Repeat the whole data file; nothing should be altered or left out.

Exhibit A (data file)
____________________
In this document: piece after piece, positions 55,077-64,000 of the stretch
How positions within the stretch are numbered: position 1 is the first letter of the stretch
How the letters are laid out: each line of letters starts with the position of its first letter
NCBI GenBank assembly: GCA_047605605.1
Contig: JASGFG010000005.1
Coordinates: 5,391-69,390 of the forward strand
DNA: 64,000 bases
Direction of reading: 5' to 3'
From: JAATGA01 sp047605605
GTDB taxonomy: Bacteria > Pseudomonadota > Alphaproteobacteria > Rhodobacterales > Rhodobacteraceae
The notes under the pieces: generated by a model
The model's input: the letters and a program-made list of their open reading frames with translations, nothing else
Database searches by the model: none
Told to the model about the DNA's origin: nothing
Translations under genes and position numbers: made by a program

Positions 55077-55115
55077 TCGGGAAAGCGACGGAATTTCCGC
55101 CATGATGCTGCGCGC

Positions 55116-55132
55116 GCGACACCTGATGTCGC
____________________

In this document: piece after piece, positions 55,077-64,000 of the stretch
How positions within the stretch are numbered: position 1 is the first letter of the stretch
How the letters are laid out: each line of letters starts with the position of its first letter
NCBI GenBank assembly: GCA_047605605.1
Contig: JASGFG010000005.1
Coordinates: 5,391-69,390 of the forward strand
DNA: 64,000 bases
Direction of reading: 5' to 3'
From: JAATGA01 sp047605605
GTDB taxonomy: Bacteria > Pseudomonadota > Alphaproteobacteria > Rhodobacterales > Rhodobacteraceae
The notes under the pieces: generated by a model
The model's input: the letters and a program-made list of their open reading frames with translations, nothing else
Database searches by the model: none
Told to the model about the DNA's origin: nothing
Translations under genes and position numbers: made by a program

Positions 55077-55115
55077 TCGGGAAAGCGACGGAATTTCCGC
55101 CATGATGCTGCGCGC

Positions 55116-55132
55116 GCGACACCTGATGTCGC